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Perennials starting with L - A-Z Listing


Leucojum - Snowpake - Sometimes Snowflake. The shorter types get mistaken for Snowdrops, and are similar. Mainly early summer flowering - some earlier - some later - even as late as Autumn.

Leymus - Ornamental Grass - Same as Elymus hispidus is a good blue foliage type.

Lily of the Valley - Convallaria.

Liriope Liriope muscari - Grass - Dense clump of foliage with blue flower spikelets. Makes for good ground cover and does well in most situations. Also a good woodland plant if dappled shade.

Lamium - Good ground covering Dead Nettles - often with ornamental foliage. Short upright clusters of flowers held above the ground-hugging mat of foliage. Mainly evergreen, but sometimes semi-evergreen.

Lathraea - How would you like a parasite in your garden? This one fits the bill! Has no foliage to speak of - just flowers atop the ground in late spring. Needs to be planted near a Willow, Popular or Alders - giving the clue that it needs damp or marshy soil.

Lathyrus - A wide range of sweet peas of course, but here we talk only of the Everlasting Pea - Lathyrus grandiflora. A bit of a rarity in that it is a fully hardy perennial climbing plant.

Lavatera - Many of the mallows are shrubs, sub-shrubs or annuals, but there are some useful perennials as well. The perennial types are best regarded as semi-evergreen, but all are culourful - gaudy even - some of them!

Leontopodium - Had this not had the common name of Edelweiss, the song would have never become popular! Not the showiest of alpine perennials, but will always be used because of its common name! When first introduced to this plant, the reaction is normally "Oh!"

Leptinella - Grow this low growing evergreen perennial for its ground covering qualities. The flowers are an added bonus as they pop out in late spring.

Lespedeza - The Bush Clover. The main perennial is a slightly woody stemmed affair, but with attractive pea flowers (Lespedeza thunbergii). It is sometimes classed as a sub shrub, and does in fact attain a couple of meters in height - and spread. very showy, but best suited to the shrub border, or an empty dry corner somewhere that gets all the sun.

Leucanthemella - Looks very similar to an Aster (Michaelmas Daisy types) Erect with whitish flower through the summer.

Leucanthemum - Some useful alpine perennials in this group - but also some which grow up to 1m tall.

Lewisia - Subtlety goes out of the window with these showy perennials. Normally a rosette of evergreen foliage, with masses of 'bright' flowers through Spring and early Summer. Grow well in walls once established. Hate wet soil in winter.

Liatris - It's main claim to fame is the fact that the flower spikes start to open from the top first, and not as is the norm, the bottom. A colourful perennial with flower spikes to 60cm and tufted grassy foliage.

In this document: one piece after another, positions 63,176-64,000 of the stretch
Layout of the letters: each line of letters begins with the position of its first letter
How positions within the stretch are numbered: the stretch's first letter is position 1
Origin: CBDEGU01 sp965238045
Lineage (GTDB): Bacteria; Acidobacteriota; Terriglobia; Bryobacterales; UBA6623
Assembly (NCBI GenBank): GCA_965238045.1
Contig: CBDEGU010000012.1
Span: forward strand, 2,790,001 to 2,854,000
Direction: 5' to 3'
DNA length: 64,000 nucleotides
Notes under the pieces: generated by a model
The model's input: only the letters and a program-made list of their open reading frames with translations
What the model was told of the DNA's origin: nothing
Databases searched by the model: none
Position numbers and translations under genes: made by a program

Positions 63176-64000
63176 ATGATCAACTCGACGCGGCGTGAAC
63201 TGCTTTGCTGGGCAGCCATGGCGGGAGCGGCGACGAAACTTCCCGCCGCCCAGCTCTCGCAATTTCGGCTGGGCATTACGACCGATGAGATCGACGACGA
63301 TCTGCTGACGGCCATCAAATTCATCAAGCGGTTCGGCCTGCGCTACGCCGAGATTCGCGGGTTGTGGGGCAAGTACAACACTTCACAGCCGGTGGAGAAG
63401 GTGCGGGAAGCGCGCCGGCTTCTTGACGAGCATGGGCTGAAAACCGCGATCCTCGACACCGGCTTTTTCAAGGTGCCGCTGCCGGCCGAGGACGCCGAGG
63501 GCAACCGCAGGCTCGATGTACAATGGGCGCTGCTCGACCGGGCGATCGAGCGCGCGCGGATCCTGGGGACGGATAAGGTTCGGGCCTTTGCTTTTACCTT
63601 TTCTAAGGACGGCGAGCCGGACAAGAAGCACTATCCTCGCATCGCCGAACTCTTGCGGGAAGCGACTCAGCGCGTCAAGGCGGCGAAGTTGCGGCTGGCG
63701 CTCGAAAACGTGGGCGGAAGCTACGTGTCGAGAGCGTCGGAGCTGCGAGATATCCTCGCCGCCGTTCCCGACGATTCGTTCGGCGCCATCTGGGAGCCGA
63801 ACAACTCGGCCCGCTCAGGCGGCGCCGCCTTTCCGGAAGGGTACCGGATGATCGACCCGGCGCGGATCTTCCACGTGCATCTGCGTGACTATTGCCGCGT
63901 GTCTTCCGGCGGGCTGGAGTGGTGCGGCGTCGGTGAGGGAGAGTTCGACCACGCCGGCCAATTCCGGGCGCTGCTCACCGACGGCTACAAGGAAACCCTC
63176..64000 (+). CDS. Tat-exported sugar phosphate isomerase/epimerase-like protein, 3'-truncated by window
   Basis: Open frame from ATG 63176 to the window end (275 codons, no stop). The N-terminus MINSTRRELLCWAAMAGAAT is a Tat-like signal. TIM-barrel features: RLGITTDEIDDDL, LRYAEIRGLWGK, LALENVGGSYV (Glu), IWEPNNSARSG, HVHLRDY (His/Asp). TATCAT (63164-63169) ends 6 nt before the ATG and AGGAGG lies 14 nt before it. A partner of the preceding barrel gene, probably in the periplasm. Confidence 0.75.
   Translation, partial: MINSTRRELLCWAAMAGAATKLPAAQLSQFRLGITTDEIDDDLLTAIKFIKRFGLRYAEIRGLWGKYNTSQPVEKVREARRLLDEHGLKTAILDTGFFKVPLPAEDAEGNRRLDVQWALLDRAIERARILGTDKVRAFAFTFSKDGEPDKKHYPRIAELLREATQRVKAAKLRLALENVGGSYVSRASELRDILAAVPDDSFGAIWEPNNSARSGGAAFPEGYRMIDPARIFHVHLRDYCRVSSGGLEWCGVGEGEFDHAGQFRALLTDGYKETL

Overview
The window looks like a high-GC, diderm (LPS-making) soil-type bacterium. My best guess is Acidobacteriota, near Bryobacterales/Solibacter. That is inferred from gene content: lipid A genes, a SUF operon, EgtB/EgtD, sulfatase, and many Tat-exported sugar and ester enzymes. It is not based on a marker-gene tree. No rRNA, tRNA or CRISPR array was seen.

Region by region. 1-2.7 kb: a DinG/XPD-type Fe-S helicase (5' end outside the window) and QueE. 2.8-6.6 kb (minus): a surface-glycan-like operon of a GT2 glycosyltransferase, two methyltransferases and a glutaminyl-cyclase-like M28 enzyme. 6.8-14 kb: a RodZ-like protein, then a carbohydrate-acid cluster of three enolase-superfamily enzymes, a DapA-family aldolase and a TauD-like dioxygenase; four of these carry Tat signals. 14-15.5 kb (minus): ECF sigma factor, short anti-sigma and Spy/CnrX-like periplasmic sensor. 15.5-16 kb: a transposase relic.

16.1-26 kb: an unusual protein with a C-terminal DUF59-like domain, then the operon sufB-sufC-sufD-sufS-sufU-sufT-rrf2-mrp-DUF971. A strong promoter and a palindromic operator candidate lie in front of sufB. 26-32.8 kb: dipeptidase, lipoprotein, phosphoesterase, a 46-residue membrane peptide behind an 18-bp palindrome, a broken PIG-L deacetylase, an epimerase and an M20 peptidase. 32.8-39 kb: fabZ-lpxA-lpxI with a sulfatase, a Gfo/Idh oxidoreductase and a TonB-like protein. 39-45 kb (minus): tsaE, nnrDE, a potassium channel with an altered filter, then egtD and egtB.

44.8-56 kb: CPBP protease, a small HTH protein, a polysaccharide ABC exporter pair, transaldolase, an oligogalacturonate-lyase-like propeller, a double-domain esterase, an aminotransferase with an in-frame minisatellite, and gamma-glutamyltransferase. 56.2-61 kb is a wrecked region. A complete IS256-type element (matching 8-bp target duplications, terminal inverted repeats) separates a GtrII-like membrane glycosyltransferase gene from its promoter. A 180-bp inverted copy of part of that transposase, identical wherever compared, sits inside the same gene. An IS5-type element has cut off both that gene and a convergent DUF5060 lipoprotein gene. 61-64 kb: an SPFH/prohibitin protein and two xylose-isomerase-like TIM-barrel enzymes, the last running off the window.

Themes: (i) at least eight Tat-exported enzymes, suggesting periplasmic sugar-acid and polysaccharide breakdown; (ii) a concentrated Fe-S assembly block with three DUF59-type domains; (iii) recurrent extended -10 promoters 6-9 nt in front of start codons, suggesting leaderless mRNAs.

Libertia - Not the hardiest of 'hardy' perennials, but worth growing for its varied flower colours, and iris-like foliage. Prefers a damp area, though will tolerate dry.

Ligularia - Majestic spikes of golden flowers and large palmate leaves. Prefers damp areas, or even to have its feet in a bog. Heights between 90cm and 1.8m, with a foliage spread of about half its height.

Lilium - this will be a big section once I get roud to writing it! Many different types of Lilies available, and all are showy and desirable.

Limonium - Stattice - Everlasting Flower - Varied colours that ho;ld well after being harvested for dried flowers. They are also very good in the garden.

Linaria - Toadflax. Often mistaken as a miniature snapdragon (Describes it well.) Very slender habit of growth with narrow spikes of flowers not taking too much room.

Lindelophia - Very similar in most respects to Borage. Also goes under the name of Cynoglossum

Linum - Flax - Some are borderline cases between shrub and perennial. But several distinct perennials - notably the powder blue flowered Linum perenne. Dry areas will suit them, but most garden situations in full sun also.

Lithophragma - Woodland Star of the Saxifrage family, so well suited as low growing perennial for woodland situation or under shade of overhanging shrubs. Also good for the rockery.

Lobelia - Perennial Types - Upright spikes encompassing many different colours nowadays. Most of the perennial types are hardy. I have seen these growing in dry areas, borders and at the side of a lake - versatile - and showy!

Lunaria - Honesty - so let's own up to the fact that there is probably only one worth growing as a perennial - Lunaria rediviva. BUT, Honesty - as with foxgloves, readily seeds itself, so is of iuse in perennial or other areas.

Lupinus - The Russell Lupins are amongst the best of the Perennial Lupins, though there are other types available. All make a good show year after year - until the slugs finally get them!
Luzula - Woodrush - This evergreen perennial group, has a few outstanding members for damp areas - Luzula sylvatica Aurea being one of them with golden foliage.

Lychnis - Campion. Thgis is a varied group of good showy perennials with foliage variants from silver ti purple or bronze. There is sure to be one that is good for youm and they all look good in the perennial area.

Lysichiton - Skunk Cabbage is a good common name for this unusual perennial. I have been at close-quarters too many times waiting for the light in order to get a good photo.  There are yellow and white types. the yellow has the stronger 'scent'!

Lysimachia - Loosetrife - and you can have ground huggers - trailing even - or upright. The foliage is varied, as are the flower types. Some with upright spikes, others with strange drooping racemes. All in all a good versatile group.



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